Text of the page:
As far as the age of Earth is concerned, these methods provide a minimum age for Earth. Scientists do use radiometric dating to calibrate these methods from time to time—C-14 dating of some individual tree rings is an example—but layer counting firmly establishes an annual or seasonal count from the present into the past. With regard to the minimum earth age established by layer-counting, radiometric dating does not come into play.

How many layers have been counted?

Trees have been found having rings showing an age between 4000 and 5000 years, and some of these trees died a long time ago. By matching chemical and environmental qualities among trees at different ages, it is possible to construct a continuous environmental history to between 11,000 and 13,000 years ago.

Radiocarbon and Dendrochronology, Bernd Kromer, 2009

Glacial varves (the layered sediment at lake bottoms near continuously melting glaciers) have been found that clearly show 60,000 layers at Lake Suigetsu in Japan. Below this level, the layers are less distinguishable, but the age could be 150,000 to 200,000 years if you assume a uniform rate of sedimentation.

Lake Suigetsu Chronology, 2012

In 2007, scientists working in Antarctica cut out deep cores of ice from huge ice formations to learn about the climate of the past, providing approximately 740,000 years of history. But I was surprised to read that layer-counting was not done there in central Antarctica, because annual cycles are barely distinguishable. Instead, the history is dated by estimating the snow accumulation rate (together with information about static compression) and by matching various markers to other studies done previously. The researchers were pleased to note that up to 100,000 years, the markers provide excellent pattern-matching with two other Antarctica studies.

Antarctica Pattern-Matching

In 2005, scientists working in Greenland were able to count 42,000 layers back in time, providing a good basis for dates when combined with the other data that they recorded for each layer (and sub-layer to a very high resolution) such as chemical impurities, insoluble dust, and electrolytical conductivity.

Greenland 2006

Bottom line

Only in Greenland and Japan have scientists found more than 40,000 layers; they found 42,000 in Greenland and 60,000 at Lake Suigetsu in Japan. Ages beyond these dates were estimated based on other methods, including the assumption of uniform rate of ice or sedimentation deposition and also radiometric dating.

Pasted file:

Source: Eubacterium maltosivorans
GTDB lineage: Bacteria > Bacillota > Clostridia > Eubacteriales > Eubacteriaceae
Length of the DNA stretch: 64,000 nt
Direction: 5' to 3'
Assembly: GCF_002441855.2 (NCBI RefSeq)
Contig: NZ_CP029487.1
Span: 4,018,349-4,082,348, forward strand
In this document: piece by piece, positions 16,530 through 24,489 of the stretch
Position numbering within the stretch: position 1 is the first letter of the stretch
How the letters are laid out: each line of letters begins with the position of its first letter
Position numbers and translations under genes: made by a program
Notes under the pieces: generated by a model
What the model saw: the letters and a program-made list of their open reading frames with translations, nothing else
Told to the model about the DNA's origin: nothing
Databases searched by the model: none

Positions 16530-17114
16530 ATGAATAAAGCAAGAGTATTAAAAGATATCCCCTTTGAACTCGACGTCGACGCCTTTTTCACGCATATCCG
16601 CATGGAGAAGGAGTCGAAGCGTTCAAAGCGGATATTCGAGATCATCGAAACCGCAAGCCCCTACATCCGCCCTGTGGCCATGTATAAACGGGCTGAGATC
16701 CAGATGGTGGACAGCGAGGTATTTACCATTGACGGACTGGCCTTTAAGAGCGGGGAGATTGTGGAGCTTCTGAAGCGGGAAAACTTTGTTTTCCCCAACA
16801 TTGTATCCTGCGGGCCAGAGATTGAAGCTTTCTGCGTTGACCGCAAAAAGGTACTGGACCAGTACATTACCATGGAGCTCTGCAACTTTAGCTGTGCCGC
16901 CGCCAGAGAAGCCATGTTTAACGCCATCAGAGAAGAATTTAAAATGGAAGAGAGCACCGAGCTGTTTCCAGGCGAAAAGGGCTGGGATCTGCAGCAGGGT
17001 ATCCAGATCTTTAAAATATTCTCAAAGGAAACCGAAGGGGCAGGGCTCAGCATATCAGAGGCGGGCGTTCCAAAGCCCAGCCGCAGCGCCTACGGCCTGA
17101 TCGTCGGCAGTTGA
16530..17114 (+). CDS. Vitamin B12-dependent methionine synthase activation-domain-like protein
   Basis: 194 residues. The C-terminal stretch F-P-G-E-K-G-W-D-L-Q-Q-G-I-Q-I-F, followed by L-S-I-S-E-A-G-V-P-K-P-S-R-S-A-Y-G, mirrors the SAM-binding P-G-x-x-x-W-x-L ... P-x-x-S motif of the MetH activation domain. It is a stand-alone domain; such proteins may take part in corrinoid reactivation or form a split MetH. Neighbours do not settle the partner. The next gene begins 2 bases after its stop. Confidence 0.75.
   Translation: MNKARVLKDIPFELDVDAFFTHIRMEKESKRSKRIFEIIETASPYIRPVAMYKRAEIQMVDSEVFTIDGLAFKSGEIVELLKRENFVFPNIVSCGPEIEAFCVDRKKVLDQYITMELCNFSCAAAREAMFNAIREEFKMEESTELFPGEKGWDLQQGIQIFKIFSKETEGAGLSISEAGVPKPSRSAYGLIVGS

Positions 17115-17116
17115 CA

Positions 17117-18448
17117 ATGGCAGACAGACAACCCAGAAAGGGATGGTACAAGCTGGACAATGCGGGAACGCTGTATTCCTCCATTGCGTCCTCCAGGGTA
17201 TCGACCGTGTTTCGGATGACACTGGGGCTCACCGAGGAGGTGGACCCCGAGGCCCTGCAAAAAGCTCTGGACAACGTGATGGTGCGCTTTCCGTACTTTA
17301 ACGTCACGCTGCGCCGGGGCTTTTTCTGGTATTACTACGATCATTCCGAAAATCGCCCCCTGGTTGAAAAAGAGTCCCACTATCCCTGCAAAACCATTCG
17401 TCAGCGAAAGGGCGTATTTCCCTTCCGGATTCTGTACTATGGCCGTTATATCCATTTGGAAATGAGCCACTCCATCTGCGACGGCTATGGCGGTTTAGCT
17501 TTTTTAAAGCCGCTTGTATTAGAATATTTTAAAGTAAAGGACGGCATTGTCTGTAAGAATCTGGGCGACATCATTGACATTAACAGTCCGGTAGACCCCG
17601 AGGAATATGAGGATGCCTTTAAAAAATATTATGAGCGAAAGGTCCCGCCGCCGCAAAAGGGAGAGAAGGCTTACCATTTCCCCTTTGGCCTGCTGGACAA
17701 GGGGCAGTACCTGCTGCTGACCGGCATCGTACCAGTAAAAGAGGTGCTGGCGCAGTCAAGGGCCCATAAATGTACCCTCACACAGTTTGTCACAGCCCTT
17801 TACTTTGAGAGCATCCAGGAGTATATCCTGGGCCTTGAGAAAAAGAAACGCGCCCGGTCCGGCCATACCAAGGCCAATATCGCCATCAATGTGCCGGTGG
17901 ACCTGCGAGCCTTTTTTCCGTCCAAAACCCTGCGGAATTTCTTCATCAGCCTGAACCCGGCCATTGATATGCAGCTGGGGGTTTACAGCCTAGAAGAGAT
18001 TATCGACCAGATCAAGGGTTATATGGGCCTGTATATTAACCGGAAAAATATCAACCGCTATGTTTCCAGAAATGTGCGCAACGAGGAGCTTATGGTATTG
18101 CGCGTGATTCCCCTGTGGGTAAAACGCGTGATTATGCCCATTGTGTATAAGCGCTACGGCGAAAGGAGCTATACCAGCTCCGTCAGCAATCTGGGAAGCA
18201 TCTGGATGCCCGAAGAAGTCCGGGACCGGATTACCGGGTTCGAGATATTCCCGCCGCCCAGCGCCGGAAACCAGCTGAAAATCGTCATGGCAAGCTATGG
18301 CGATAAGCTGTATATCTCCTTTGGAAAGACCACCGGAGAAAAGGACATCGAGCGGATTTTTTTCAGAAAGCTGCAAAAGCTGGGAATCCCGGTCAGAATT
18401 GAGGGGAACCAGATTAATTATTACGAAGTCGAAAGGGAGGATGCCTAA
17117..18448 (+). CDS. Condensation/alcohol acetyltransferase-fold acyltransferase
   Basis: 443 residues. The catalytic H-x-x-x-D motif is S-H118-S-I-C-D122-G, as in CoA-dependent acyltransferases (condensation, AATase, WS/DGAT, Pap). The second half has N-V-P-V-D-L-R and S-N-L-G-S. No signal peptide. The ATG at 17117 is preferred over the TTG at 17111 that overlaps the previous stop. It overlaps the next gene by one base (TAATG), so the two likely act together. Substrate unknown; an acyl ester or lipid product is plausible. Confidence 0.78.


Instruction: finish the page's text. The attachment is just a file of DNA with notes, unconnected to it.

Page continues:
• So, this sentence is true: "These annual layers go back much farther than the 10,000 years advocated by the young earth creationists." and this sentence is true "The Earth must be at least 740,000 years old." but the implication you drew from those sentences was false? – Oddthinking Oct 15 at 17:30
  • @Oddthinking, it's the expression "must be at least 740,000 years old" that got my attention. What is the implication of "must be"? It cannot simply refer to all our ordinary dates, such as 13.8 billion years (cosmology / Age of the Universe) or 4.5 billion years (meteorites & others / Age of the Earth)... "must be" is talking about evidence that's different from these other methods. – elliot svensson Oct 15 at 17:38
  • @Oddthinking The website in question was notable, and that portion was pretty clearly targeting and attempting to convince young earth creationists. Read from that perspective, the implication is pretty clear, and highly likely to have been intended. It's just that they left enough wiggle room to say "Well, of course that's not what we meant." if someone calls them on it. – Ben Barden Oct 15 at 18:53
  • @elliotsvensson: And you explain that evidence that is different from these other methods: "dated by estimating the snow accumulation rate (together with information about static compression) and by matching various markers to other studies done previously." I am still a little lost about what this is about. – Oddthinking 2 days ago
  • @BenBarden: I understand the principle of motte-and-bailey arguments, but I don't see how it applies here. The site provides a raft of evidence that supports an older Earth (notwithstanding the Omphalos hypothesis). – Oddthinking 2 days ago